Composable Navigation: Tabs

Episode #222 • Feb 13, 2023 • Subscriber-Only

It’s finally time to tackle navigation in the Composable Architecture. We’ll port the Inventory app we first built to understand SwiftUI navigation, which will push us to understand what makes the architecture “composable,” how it facilitates communication between features, and testing.

The inventory application
Feature composition
The "delegate" pattern
Comparing vanilla
Next time: alerts and dialogs

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Brandon: Today we are excited to begin a series of episodes that is probably the most highly anticipated topic for Point-Free, and that is navigation tools for our popular library: the Composable Architecture.

We’ve hinted at this series many times in the past, but it was never quite the right time to embark on the journey. There were two really big things that needed to be accomplished first:

  • The Composable Architecture library itself needed some modernization improvements:

    • We needed to more deeply integrate Swift’s amazing new concurrency tools into the library. In doing so, one can now create effects using async-await, and it’s easy to tie the lifetime of effects to the lifetime of views.

    • We also revamped how one builds features in the library by putting a protocol in front of the concept of a “reducer”. This allowed us to leverage a result builder-like syntax for composing complex features.

    • And finally we introduced a brand new dependency management system, which makes it easy to push dependencies deep into an application. We even extracted that system into its own library so that it can be used in vanilla SwiftUI, UIKit, AppKit, and even server applications.


  • So, modernizing the Composable Architecture was the first big thing we needed to accomplish. The second was we needed to conclude our extensive series discussing SwiftUI navigation from first principles since recently iOS 16 had some pretty big changes. We covered the new binding-driven navigationDestination API as well as the new collection-based NavigationStack API. We were even able to work around a few SwiftUI navigation bugs along the way, but there are still more lurking in the shadows.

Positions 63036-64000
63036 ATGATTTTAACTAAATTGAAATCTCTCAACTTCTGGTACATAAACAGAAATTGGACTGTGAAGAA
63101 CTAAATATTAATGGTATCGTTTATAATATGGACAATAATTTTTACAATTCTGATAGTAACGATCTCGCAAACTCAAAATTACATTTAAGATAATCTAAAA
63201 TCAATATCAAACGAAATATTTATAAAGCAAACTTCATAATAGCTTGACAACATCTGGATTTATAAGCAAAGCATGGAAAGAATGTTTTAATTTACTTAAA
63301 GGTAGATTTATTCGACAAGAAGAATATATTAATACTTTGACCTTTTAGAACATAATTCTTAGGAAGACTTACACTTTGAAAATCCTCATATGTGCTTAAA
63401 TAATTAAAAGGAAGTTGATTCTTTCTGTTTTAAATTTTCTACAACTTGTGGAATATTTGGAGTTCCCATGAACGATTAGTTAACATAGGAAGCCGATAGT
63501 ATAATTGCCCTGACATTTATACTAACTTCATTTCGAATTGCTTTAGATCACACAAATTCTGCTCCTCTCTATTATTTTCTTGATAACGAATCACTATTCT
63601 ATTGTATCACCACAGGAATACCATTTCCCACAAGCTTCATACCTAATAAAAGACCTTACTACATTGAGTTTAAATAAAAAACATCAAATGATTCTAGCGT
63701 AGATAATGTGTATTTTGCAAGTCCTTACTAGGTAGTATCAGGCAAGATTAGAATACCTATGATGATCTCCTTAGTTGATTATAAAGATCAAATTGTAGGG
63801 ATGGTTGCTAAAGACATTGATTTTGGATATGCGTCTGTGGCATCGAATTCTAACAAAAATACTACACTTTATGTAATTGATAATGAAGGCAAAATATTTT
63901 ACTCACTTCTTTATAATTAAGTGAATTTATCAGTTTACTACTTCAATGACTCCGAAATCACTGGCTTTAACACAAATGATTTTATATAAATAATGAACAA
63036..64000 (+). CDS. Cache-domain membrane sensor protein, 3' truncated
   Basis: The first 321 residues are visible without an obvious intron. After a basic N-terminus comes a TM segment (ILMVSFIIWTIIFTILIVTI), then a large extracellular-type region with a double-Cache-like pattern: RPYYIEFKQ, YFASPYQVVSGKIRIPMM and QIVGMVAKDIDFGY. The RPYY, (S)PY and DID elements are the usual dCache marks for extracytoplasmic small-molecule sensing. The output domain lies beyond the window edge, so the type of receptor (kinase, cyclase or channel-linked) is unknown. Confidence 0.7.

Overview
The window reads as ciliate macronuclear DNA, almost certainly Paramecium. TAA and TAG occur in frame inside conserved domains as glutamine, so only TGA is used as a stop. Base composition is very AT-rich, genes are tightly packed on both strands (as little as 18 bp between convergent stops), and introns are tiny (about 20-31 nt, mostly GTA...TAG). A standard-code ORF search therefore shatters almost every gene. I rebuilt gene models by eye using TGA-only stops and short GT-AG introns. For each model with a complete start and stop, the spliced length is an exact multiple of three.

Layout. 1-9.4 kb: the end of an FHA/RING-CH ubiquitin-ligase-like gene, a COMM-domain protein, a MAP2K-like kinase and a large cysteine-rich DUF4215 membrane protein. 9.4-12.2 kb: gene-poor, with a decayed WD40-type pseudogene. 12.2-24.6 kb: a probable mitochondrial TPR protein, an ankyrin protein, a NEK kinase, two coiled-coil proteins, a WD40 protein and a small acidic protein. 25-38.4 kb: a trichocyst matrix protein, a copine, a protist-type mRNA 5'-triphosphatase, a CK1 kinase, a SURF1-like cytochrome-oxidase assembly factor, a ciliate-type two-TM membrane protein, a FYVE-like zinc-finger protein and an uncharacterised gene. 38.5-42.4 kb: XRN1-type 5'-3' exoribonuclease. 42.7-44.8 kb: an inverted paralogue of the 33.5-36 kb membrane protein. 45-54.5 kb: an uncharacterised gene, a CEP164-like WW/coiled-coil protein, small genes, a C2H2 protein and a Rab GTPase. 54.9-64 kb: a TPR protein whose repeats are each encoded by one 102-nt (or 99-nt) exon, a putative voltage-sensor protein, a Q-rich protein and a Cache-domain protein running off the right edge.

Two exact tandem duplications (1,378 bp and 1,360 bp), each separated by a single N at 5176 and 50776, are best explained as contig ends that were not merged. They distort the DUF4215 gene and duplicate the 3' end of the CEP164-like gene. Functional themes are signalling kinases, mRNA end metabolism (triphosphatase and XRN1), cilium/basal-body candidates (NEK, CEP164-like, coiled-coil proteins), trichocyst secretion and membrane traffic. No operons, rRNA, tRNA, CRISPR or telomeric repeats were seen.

But the best part of all of that work is that we came across something that we like to call the “grand unified theory” of SwiftUI navigation. We found that basically all forms of navigation in SwiftUI can be united with very similar APIs. Everything from alerts, sheets and popovers, to even drill downs. And that was incredible to see, and really helps clear the fog when it comes to the complexities of navigation.

Brandon: With all of that foundational work completed we are now ready to start layering on navigation tools in the Composable Architecture. Once we are done we will find that if you put in a little upfront domain modeling work when creating your features, you will unlock some amazing super powers. Most, if not all, of the problems we encountered when dealing with vanilla SwiftUI are fixed in the Composable Architecture, and we have access to all new capabilities that we couldn’t even have dreamed of with vanilla SwiftUI!

So, let’s get started.

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Modern SwiftUI: Navigation, Part 2

Brandon Williams & Stephen Celis • Monday Dec 12, 2022

Our favorite way of managing parent-child communication in “modern” SwiftUI.

We add more screens and more navigation to our rewrite of Apple’s Scrumdinger, including the standup detail view, a delete confirmation alert, and we set up parent-child communication between features.

TCA Action Boundaries

Krzysztof Zabłocki • Monday Aug 15, 2022

Krzysztof shows off a few patterns in the Composable Architecture, including “delegate” actions:

To maintain our codebases for years, we must create boundaries across modules. Here’s my approach to doing that with The Composable Architecture.

The "delegate" pattern in isowords

Brandon Williams & Stephen Celis

GitHub search results for DelegateAction in isowords, demonstrating the pattern of child-to-parent communication, where the child domain carves out a bit of its domain that makes it clear to the parent which actions are important to listen for.

Sharing logic with actions

Brandon Williams & Stephen Celis

There is a common pattern of using actions to share logic across multiple parts of a reducer. This is an inefficient way to share logic. Sending actions is not as lightweight of an operation as, say, calling a method on a class. Actions travel through multiple layers of an application, and at each layer a reducer can intercept and reinterpret the action.

Composable navigation beta GitHub discussion

Brandon Williams & Stephen Celis • Monday Feb 27, 2023

In conjunction with the release of episode #224 we also released a beta preview of the navigation tools coming to the Composable Architecture.